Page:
Politico

A loss on Syria would have serious reverberations throughout the next three months.
By JOHN BRESNAHAN and JAKE SHERMAN | 9/5/13 6:27 PM EDT

If the House voted today on a resolution to attack Syria, President Barack Obama would lose — and lose big.

That’s the private assessment of House Republican and Democratic lawmakers and aides who are closely involved in the process.

If the Senate passes a use-of-force resolution next week — which is no sure thing — the current dynamics suggest that the House would defeat it. That would represent a dramatic failure for Obama, and once again prove that his sway over Congress is extraordinarily limited. The loss would have serious reverberations throughout the next three months, when Obama faces off against Congress in a series of high-stakes fiscal battles.

(VIDEO: VandeHei, Allen analysis on Syria situation)

Several Republican leadership aides, who are counting votes but not encouraging a position, say that there are roughly one to two dozen “yes” votes in favor of military action at this time. The stunningly low number is expected to grow a bit.

But senior aides say they expect, at most, between 50 and 60 Republicans to vote with Speaker John Boehner (R-Ohio) and Majority Leader Eric Cantor (R-Va.), who support the president’s plan to bomb Syria to stop Bashar Assad from using chemical weapons on his people. That would amount to less than one-third of the House Republican Conference.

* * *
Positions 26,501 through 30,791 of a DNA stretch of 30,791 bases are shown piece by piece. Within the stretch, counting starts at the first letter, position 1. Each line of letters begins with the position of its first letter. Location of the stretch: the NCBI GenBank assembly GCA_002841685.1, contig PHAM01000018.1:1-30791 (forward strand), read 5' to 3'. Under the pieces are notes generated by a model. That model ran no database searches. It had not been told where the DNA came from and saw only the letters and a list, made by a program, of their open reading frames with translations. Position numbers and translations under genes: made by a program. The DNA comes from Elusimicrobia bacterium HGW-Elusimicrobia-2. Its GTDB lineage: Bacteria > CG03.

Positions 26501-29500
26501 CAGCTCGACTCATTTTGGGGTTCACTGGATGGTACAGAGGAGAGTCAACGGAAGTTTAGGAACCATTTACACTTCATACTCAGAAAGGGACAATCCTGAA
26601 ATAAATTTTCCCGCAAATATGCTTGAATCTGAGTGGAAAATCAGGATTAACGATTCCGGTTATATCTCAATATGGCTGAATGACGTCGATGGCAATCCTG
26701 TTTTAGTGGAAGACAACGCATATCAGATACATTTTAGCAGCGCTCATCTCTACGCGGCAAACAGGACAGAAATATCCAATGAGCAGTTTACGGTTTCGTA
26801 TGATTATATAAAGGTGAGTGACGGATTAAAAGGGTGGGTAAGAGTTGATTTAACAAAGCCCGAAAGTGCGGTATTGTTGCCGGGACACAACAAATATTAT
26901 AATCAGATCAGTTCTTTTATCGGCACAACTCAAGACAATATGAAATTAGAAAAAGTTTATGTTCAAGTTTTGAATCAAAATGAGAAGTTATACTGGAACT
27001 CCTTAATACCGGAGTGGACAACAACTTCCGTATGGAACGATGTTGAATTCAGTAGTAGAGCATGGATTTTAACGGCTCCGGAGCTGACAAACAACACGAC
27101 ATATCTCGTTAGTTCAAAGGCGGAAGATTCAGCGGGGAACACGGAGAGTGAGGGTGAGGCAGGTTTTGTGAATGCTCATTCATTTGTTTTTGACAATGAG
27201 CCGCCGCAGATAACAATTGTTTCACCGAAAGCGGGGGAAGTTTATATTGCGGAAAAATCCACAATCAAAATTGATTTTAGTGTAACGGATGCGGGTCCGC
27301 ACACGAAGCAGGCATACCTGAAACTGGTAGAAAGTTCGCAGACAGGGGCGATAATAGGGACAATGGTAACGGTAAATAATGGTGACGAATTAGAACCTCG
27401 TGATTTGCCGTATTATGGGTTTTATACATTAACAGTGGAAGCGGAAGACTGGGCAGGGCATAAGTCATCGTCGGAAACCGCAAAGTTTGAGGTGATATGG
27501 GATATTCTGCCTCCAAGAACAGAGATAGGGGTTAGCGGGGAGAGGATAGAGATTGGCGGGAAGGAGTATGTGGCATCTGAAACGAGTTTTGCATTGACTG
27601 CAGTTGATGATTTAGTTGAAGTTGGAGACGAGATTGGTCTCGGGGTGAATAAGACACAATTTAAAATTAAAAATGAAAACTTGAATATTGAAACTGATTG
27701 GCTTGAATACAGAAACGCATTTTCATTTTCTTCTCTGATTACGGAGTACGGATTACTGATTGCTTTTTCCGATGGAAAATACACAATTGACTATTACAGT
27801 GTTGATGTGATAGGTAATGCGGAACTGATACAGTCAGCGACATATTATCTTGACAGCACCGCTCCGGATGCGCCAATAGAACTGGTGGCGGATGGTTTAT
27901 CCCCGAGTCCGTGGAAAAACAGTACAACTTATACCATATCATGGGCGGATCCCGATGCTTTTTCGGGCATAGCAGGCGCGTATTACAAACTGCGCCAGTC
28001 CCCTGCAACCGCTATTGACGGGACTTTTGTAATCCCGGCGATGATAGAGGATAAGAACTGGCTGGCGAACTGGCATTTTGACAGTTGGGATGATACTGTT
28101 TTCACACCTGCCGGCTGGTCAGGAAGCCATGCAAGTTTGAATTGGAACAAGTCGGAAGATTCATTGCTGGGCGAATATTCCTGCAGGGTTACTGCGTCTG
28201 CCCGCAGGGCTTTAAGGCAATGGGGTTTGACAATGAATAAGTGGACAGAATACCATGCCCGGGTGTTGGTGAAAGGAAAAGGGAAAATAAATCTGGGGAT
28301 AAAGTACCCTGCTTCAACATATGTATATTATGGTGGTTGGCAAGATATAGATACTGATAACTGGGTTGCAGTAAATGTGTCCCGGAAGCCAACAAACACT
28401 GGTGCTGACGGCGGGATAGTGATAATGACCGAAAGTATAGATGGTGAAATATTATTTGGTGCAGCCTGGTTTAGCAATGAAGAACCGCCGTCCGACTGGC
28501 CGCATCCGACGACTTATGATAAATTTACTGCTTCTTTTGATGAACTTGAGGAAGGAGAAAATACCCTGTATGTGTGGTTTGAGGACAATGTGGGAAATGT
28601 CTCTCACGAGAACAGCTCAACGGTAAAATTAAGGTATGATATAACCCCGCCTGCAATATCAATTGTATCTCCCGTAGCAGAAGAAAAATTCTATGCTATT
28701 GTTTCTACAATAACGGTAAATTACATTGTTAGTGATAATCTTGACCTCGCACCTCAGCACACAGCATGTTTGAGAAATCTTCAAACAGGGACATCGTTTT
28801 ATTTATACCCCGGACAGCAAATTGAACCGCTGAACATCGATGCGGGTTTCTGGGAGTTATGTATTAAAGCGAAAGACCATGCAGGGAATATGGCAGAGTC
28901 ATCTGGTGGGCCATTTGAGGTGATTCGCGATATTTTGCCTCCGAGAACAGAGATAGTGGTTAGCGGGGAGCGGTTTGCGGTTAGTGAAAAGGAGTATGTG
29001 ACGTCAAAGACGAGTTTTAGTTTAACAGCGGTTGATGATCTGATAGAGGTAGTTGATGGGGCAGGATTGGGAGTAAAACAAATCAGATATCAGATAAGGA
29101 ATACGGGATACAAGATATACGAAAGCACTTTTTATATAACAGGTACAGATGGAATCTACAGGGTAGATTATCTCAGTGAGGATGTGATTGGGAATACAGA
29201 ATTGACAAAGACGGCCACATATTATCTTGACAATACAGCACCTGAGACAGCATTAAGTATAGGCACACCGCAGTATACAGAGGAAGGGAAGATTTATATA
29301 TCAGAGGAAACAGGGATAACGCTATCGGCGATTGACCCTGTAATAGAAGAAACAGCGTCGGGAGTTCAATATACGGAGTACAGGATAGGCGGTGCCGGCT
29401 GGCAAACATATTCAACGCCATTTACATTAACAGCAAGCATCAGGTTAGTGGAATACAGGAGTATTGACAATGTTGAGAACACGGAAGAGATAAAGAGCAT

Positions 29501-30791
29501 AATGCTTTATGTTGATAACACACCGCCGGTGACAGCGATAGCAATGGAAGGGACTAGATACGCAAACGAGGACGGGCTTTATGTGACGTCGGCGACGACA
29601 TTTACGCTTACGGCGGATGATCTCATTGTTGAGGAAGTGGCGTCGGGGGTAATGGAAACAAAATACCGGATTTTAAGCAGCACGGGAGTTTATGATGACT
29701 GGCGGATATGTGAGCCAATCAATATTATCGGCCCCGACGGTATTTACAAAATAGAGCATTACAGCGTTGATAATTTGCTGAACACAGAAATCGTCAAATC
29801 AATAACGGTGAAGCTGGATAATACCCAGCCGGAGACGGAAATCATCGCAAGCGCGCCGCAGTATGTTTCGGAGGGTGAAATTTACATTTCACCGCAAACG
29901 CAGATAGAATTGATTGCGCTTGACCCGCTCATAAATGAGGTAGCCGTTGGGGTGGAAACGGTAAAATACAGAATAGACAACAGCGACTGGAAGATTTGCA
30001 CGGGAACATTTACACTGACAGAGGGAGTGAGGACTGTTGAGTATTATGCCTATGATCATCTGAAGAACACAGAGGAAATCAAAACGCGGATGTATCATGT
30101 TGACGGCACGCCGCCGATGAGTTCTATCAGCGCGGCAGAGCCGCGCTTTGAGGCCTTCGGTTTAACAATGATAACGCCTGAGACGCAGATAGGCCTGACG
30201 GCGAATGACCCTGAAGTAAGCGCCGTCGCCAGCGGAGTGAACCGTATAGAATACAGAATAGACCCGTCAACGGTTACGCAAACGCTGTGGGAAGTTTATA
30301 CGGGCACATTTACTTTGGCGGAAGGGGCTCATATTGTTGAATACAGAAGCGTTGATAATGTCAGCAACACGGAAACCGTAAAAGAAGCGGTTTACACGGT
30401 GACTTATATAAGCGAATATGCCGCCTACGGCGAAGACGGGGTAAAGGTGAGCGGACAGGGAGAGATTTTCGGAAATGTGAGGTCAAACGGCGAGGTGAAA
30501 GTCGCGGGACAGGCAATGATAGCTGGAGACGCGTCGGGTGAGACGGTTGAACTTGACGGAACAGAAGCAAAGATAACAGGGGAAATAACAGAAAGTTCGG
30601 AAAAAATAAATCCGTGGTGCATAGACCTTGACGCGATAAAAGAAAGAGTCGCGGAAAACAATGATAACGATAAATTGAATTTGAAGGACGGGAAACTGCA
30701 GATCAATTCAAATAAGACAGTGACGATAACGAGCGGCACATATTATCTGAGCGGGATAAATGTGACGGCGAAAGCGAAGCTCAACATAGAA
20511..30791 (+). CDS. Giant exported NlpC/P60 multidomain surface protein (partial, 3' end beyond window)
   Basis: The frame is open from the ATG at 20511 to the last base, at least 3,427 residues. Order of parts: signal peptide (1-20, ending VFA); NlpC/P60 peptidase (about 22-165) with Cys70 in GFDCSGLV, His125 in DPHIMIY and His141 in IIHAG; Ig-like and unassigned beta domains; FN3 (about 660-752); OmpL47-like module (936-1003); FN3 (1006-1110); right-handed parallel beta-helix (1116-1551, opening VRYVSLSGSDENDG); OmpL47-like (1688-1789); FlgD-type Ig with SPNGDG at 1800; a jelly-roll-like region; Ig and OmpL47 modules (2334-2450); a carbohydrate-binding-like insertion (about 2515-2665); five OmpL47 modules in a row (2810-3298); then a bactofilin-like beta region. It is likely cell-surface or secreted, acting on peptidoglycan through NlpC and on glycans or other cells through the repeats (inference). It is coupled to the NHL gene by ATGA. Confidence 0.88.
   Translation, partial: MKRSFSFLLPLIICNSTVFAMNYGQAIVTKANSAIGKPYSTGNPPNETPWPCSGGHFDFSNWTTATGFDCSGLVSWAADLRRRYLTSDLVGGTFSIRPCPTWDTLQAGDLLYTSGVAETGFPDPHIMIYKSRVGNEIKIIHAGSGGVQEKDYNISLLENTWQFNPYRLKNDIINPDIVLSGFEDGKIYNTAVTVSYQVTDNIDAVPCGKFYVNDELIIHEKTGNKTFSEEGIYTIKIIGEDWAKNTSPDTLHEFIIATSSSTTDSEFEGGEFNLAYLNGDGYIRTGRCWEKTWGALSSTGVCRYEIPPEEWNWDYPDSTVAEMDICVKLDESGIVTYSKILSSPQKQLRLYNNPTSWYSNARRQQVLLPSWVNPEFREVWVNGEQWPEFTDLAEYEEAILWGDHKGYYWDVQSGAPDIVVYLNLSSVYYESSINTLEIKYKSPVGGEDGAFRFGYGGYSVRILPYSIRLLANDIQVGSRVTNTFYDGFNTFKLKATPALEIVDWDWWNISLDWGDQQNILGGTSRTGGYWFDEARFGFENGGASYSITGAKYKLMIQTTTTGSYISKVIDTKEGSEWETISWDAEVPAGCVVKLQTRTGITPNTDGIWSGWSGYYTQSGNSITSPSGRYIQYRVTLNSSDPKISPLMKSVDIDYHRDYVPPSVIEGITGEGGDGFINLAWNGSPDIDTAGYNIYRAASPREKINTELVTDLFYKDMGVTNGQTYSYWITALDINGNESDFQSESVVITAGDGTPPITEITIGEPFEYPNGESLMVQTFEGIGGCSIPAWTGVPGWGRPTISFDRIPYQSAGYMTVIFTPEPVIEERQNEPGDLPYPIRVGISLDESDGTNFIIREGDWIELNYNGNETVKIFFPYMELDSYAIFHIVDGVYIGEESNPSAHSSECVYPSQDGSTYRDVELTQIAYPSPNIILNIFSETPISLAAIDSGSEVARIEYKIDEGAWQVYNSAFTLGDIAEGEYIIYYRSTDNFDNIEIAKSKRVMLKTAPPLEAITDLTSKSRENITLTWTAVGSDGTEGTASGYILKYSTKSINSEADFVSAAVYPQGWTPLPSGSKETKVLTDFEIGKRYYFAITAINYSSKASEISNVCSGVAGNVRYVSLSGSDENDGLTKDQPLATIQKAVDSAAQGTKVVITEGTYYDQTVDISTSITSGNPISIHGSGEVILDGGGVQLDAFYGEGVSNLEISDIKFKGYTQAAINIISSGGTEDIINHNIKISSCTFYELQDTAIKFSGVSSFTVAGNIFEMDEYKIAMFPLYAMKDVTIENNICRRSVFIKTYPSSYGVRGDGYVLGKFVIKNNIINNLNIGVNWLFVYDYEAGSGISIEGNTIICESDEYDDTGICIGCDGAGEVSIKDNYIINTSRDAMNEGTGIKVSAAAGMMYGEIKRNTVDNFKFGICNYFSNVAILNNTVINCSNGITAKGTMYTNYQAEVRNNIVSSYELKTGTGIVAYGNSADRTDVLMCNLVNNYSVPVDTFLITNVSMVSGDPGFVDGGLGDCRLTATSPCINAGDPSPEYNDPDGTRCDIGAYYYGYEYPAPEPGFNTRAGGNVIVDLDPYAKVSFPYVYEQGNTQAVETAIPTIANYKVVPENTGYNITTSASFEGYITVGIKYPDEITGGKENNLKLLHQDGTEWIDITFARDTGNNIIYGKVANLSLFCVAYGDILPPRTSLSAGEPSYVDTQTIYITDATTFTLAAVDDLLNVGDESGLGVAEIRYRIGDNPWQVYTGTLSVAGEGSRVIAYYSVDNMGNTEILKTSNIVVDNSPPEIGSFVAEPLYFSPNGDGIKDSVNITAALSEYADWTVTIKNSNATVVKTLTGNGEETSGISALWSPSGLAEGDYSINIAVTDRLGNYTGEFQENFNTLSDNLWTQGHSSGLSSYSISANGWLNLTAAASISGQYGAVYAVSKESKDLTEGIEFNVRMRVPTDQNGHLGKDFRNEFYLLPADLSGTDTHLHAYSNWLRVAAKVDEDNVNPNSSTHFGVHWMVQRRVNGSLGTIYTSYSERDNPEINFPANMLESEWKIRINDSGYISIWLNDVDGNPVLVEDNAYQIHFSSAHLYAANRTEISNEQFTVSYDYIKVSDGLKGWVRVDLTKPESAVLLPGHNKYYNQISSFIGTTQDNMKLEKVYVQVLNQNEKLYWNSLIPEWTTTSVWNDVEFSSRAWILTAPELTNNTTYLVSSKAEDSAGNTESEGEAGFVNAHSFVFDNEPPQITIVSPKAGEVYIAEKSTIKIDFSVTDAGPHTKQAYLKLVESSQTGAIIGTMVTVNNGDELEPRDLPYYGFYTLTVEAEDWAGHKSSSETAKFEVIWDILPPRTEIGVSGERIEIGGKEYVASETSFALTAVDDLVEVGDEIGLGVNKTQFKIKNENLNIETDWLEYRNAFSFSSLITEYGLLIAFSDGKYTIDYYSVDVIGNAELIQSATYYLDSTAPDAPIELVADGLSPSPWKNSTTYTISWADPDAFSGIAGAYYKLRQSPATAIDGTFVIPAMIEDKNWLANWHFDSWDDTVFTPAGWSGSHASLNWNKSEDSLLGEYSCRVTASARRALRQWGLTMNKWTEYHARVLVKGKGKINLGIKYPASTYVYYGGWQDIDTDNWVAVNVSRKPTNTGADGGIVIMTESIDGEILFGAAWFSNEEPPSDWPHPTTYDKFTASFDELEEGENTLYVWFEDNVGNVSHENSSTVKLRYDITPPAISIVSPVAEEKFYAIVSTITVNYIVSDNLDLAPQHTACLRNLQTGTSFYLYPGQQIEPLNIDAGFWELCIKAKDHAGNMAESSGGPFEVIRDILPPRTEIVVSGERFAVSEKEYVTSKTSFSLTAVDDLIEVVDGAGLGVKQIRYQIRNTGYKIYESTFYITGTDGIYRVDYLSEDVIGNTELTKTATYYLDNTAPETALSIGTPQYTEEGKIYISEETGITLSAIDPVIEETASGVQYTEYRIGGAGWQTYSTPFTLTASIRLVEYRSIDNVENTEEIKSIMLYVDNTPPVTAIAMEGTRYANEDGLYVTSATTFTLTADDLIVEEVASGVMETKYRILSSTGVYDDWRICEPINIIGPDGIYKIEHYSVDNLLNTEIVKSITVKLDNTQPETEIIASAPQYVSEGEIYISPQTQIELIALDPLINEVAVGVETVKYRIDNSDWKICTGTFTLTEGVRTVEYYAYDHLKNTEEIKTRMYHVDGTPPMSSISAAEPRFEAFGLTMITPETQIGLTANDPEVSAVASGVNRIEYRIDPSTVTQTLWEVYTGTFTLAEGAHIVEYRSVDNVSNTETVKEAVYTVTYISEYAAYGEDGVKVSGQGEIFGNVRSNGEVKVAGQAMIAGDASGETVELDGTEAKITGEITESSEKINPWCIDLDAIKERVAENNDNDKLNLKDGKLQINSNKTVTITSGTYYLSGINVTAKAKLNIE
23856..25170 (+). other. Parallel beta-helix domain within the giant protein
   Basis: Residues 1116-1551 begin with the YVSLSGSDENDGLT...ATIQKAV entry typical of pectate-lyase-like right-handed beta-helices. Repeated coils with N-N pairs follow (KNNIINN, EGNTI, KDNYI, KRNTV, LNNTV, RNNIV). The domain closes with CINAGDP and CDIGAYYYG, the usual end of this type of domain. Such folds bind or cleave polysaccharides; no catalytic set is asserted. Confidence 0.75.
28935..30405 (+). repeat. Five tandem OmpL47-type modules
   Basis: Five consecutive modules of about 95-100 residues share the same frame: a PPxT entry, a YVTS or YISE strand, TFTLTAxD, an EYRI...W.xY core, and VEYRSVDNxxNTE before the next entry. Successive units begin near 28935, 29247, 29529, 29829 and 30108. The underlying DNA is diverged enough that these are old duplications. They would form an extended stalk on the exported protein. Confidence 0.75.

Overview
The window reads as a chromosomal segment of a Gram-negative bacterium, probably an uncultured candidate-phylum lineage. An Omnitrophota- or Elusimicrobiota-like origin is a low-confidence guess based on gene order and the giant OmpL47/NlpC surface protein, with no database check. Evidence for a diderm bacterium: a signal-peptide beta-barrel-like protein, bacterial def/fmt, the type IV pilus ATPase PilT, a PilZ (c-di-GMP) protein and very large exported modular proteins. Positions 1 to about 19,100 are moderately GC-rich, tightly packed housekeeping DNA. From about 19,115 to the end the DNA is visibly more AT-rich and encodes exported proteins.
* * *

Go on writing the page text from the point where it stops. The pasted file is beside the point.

That would mean the vast majority of the 200 House Democrats will need to vote with Obama for the resolution to pass. But Democrats privately say that Minority Leader Nancy Pelosi (D-Calif.) and Minority Whip Steny Hoyer (D-Md.) can only round up between 115 and 130 “yes” votes.

(Also on POLITICO: Pelosi enforcers wobble on Syria)

High-level congressional sources believe there is some time — but not much — for Obama, Boehner and Pelosi to turn things around. But any vote to authorize an attack on Syria will be extraordinarily close, according to people in both parties with direct knowledge of the political dynamics in the House Republican Conference and Democratic Caucus.

Boehner and Cantor back the president’s plan for “limited, proportional” strikes in Syria. Majority Whip Kevin McCarthy (R-Calif.) is not convinced it’s the right decision. McCarthy’s calculus seems to be more in line with many House Republicans — he has spoken to many of his allies in the last week, and the support for a U.S. strike on Syria is incredibly low, sources familiar with those discussions says say.

House leaders plan to takes up the Syria resolution only if it passes the Senate first.

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